Meltdown & Scapegoats Ahoy On Rough Arsenal Seas
About the only thing which has not appeared in this morning’s papers is the broken cannon motif, so beloved of sub-editors when Arsenal are perceived to be in crisis. Perhaps it would be more apt if they inserted the skull and crossbones onto the club crest to signal the mutiny – even though the historical assumption that the Jolly Roger is purely a piratical ensign is utterly incorrect. At any moment I am expecting Arsène to call to Robin van Persie, “This is mutiny Mr van Persie, mutiny“. To hear him mimic Charles Lawton might well be worth the entrance fee alone.
Reading the back pages, you sense that some are revelling in the mayhem whilst others think that we are all idiots. The latter is possibly a hangover from being the chairman’s pet paper, David Woods in this morning’s Daily Star observes,
Centre-half Thomas Vermaelen is believed to have been angry to learn late on, with no briefing from Wenger, he was having to play left-back, after three weeks out with a calf strain.
Seriously, that is a direct lift from their website. I mean did Woods not realise that Vermaelen had played a dozen or so games in the position before being out. Does he really believe that it was a shock. The village idiot is now employed gainfully.
As you know, I’ve been trawling through newspaper archives and my own scrapbooks for Arsenal On This Day but rarely have I come across such shoddy journalism.
It beggars belief but by the same token pretty much sets the tone for the morning. Robin van Persie’s declaration of loyalty and frustration is delivered in staccato form by The Sun, as if Hill-Wood and Gazidis have donned hoods and are threatening to kill him unless he delivers a message of support for the manager.
The same thread carries across the media from tabloid to broadsheet, each emphasising the same thing; Arsène has the support of the squad, van Persie is loyal and it’s all the fault of Andrey Arshavin.
Reportedly – and given the veracity of some of the column inches this morning, a healthy dose of cynicism should be applied – the players held a clear-the-air team meeting in the aftermath of the defeat on Sunday. Many of these have been held down the years during Wenger’s reign, the players seeking to put right the wrongs on the pitch. At this, reportedly, Arshavin has been held to blame.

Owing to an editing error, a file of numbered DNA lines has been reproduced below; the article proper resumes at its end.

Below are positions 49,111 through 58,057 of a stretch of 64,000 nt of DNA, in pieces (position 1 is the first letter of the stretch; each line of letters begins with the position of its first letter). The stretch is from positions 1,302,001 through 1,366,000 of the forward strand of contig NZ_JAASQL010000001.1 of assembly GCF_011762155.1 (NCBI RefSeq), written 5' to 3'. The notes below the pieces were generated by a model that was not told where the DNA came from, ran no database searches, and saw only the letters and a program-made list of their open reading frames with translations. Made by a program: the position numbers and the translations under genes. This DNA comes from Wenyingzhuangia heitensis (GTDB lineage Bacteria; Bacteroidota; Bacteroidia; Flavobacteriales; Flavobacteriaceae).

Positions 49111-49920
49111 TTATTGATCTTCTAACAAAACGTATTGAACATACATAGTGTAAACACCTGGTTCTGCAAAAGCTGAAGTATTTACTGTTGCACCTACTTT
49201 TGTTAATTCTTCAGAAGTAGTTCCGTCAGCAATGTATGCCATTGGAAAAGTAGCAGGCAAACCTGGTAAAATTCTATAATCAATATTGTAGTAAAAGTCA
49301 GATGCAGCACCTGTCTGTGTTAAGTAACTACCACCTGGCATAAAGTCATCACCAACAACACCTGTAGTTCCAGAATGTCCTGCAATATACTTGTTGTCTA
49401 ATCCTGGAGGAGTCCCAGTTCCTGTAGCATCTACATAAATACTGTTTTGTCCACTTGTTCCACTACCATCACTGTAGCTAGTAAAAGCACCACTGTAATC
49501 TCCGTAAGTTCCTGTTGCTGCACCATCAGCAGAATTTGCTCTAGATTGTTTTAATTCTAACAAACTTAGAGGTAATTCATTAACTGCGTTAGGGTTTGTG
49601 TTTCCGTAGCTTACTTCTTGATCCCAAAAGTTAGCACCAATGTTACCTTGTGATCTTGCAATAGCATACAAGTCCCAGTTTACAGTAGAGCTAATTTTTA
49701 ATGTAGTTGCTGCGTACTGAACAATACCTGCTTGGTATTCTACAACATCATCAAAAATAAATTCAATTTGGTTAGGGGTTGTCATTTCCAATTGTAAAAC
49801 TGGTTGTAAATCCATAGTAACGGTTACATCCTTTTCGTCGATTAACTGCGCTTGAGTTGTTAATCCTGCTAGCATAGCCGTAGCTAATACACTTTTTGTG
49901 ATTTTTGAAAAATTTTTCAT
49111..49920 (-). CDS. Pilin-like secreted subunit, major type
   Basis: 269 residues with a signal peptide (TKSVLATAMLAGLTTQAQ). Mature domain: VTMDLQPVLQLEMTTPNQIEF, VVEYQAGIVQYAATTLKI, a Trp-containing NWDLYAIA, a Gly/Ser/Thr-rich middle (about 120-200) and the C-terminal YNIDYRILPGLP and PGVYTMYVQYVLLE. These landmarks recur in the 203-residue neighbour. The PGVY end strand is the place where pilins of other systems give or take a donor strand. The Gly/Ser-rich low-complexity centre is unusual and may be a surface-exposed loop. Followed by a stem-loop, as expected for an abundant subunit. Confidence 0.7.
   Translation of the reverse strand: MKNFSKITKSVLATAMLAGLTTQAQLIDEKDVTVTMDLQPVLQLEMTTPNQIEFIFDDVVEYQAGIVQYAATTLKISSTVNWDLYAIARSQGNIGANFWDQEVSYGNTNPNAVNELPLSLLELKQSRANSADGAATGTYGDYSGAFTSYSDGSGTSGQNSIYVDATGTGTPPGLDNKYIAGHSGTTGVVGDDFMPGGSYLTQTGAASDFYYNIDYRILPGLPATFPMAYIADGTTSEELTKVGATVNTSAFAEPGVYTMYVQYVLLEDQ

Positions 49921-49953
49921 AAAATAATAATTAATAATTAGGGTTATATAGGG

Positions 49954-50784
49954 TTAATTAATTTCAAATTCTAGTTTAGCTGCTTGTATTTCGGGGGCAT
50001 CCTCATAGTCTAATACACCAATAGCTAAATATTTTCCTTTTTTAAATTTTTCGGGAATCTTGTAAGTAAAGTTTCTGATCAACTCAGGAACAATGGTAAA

It strikes me as too convenient. Gary Neville accused the Russian of being disinterested, that comment interwoven with the displeasure displayed on Sunday appears to be the foundation of this all. Too many in society though seek out a cheap scapegoat, convenient because it allows a polarisation of dissent onto one subject but more often than not a deflection of individual failings onto another.
Let us not beat about the bush. If there was no injury then the manager got Oxlade-Chamberlain’s substitution wrong on Sunday. He admitted as much in the post-match press conference and we go from there. It is not a signal that he is losing the plot, God Knows there is enough evidence to suggest he has not.
That – and pinpointing Arshavin as the sole cause of the winning goal – is to ignore a simple fact: football is a collective game. One minute can lose a match with a goal. Ninety minutes in which you score less than your opponents tends to be more damaging in that respect.
Arsenal had their opportunities and failed to score. Robin van Persie arguably missed an easier chance than the one he did convert. And what of the defenders culpabilities in the first goal? Song had a distinctly average game and was as much to blame as Arshavin in the winner. Collective responsibility.
Much finger pointing is happening, as much a legacy of the season as one match. It has been a poor campaign, the summer was not handled well and lessons must be learned from that with a recurrence this year entirely possible. The manager did not replace the players who departed quickly enough, arguably before Cesc left a replacement should have been signed or at the very least announced within a week of departure. That is an ideal world; we do not live in one and no-one on any internet board or forum knows exactly what went on, why the carnage was allowed to occur in the manner that it did.
One thing is for certain. There is no confidence in anything Arsenal any more. The reaction displayed firmly underlines that there is no sense of “We’re all in this together“. Which is hardly surprising when you view the state of world at the moment and the impact of wretched political and economic decisions on society.
The word support does not mean blind adulation; healthy and constructive criticism is actually a good thing, contrary to the opinion of some. At this moment, there is nothing healthy or constructive about much of the criticism being shown. Bowels are turning to water and a feeling of doom is being spread.
And the arguments go round and round. It’s a vicious circle, the only solution for which is apparently to spend. And sell, of course. In fact have the sort of firesale and panic buy for which derision was heaped in the summer.